How is the Holy Eucharist the Mystery of the Eucharist as Sacrifice? It is that because we believe in this mystery, that through the Mass, Christ channels to all mankind, and again with special emphasis to all believers, the graces He merited by His death on the Cross. Be sure those two verbs are clearly distinguished in your mind; they identify Catholicism with profound accuracy. Of course, we believe that Christ redeemed the world on the cross; He died only once; ah yes, but it is mainly through the Mass in which the Sacrifice of Calvary is re-enacted, that the graces He won, the graces He gained, the graces He obtained, the graces He merited on Calvary, that's finished, that's done, are now being communicated, being channeled, being conferred, being given to a sinful world that now receives what Christ on the cross had gained.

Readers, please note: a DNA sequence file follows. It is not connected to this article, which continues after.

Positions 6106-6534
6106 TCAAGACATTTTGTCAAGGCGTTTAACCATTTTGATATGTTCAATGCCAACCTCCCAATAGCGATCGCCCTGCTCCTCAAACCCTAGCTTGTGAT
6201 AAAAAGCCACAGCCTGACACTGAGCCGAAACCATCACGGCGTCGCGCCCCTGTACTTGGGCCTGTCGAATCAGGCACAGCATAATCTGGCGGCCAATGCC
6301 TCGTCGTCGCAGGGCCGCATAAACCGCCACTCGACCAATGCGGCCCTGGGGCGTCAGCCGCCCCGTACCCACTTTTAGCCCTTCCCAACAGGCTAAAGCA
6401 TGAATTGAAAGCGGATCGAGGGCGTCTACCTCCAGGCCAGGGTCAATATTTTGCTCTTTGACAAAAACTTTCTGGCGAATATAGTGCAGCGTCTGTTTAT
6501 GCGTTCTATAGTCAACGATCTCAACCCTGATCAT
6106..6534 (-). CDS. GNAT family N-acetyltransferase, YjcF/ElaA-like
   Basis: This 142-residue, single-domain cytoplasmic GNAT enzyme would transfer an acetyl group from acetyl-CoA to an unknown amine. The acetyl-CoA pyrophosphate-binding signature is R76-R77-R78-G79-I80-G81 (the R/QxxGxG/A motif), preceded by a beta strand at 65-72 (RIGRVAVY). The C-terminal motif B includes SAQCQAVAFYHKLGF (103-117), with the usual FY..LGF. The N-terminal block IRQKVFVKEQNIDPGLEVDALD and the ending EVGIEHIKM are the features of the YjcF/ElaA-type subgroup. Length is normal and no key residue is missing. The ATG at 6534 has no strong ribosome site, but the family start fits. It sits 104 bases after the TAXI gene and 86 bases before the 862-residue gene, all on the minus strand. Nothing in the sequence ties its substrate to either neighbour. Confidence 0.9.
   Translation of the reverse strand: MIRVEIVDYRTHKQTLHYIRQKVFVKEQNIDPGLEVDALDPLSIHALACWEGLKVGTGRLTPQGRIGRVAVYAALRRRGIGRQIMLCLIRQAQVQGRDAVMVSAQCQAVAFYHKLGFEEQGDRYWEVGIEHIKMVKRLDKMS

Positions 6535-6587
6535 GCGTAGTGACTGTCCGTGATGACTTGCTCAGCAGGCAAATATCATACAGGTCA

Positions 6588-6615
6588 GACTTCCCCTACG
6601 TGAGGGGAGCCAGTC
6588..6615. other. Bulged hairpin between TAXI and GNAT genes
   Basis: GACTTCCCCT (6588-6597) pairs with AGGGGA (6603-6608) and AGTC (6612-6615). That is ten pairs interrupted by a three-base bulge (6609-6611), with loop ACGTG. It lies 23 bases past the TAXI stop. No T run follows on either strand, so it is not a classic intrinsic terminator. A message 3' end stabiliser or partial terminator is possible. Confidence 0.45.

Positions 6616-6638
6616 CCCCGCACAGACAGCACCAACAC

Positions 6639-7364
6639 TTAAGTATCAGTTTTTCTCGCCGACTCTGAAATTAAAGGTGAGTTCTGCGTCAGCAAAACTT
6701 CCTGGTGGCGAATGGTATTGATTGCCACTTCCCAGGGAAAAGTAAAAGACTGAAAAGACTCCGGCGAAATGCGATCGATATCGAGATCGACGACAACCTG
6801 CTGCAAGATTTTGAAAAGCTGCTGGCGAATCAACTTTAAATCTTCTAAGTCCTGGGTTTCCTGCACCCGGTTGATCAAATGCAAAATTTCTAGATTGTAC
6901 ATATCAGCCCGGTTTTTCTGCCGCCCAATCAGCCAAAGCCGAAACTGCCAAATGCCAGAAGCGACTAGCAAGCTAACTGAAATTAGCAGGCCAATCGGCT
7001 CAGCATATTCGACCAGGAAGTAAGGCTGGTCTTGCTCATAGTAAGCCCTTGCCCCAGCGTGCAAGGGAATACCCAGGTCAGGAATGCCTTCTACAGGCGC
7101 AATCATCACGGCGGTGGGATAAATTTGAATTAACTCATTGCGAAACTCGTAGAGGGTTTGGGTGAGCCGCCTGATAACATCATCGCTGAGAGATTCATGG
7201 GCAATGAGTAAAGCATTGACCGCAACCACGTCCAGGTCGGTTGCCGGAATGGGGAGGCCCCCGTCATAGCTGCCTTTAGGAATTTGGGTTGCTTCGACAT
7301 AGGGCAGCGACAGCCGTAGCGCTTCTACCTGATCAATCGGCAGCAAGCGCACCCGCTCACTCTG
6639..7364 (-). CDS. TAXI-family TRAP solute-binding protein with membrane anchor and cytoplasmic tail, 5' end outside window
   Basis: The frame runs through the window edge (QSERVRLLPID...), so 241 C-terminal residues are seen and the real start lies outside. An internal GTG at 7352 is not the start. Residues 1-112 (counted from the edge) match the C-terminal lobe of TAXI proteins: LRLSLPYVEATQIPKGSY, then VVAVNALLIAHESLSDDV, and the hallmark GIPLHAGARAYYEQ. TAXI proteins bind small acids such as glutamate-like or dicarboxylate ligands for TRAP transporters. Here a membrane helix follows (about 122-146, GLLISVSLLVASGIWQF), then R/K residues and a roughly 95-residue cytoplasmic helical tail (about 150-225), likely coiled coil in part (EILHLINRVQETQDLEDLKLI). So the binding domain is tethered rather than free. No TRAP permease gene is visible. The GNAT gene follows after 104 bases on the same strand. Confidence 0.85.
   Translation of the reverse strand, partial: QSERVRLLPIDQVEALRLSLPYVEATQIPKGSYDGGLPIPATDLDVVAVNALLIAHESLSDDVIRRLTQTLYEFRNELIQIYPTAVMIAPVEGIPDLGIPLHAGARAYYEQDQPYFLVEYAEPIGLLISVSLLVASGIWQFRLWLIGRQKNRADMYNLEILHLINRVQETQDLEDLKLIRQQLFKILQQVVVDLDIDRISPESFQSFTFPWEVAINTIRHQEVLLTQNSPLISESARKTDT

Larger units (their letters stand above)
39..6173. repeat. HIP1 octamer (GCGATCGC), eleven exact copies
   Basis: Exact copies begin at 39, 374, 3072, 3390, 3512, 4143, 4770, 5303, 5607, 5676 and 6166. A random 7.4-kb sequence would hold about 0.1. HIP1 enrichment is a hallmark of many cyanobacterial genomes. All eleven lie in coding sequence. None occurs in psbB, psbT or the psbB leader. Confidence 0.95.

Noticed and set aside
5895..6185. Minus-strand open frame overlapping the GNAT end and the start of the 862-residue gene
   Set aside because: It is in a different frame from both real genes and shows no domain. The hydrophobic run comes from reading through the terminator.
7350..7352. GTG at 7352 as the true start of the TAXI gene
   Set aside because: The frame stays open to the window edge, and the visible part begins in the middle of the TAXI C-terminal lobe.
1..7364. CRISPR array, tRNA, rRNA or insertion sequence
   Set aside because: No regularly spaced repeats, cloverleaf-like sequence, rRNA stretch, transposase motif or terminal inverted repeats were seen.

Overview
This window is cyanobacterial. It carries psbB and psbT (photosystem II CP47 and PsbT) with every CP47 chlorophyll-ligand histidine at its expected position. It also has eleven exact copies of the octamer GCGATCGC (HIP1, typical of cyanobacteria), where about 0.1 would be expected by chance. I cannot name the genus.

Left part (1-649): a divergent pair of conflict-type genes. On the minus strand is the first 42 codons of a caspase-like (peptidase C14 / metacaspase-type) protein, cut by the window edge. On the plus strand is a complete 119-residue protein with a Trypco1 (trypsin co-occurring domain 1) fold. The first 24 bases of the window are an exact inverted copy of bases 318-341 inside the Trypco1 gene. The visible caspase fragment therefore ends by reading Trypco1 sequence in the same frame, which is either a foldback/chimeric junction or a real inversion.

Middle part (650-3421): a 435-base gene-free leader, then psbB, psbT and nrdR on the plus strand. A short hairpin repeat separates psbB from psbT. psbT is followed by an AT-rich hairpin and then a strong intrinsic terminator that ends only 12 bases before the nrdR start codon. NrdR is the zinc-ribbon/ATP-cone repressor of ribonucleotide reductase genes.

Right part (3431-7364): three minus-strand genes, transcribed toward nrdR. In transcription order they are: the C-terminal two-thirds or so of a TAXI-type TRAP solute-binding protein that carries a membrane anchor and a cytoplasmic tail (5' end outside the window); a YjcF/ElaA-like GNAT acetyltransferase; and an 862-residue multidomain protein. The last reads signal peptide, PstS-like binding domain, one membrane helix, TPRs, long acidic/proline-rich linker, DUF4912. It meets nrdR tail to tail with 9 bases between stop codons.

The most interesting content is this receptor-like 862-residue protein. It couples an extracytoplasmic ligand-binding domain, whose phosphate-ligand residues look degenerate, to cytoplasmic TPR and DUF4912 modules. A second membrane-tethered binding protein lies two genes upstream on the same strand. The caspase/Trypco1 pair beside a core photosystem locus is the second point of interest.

The Eucharist as Sacrament, strange words, is also a sacrament. That's right, the Mass is a sacrament. It is the language of the Church and with emphasis, the language of our present Holy Father. Every Sacrifice of the Mass is a powerful sacrament that confers grace on all who assist, on the language of the Code, who participate, on all the faithful, in fact, on all mankind, mysteriously, still on earth, in the Church struggling, and mankind in the Church suffering in Purgatory.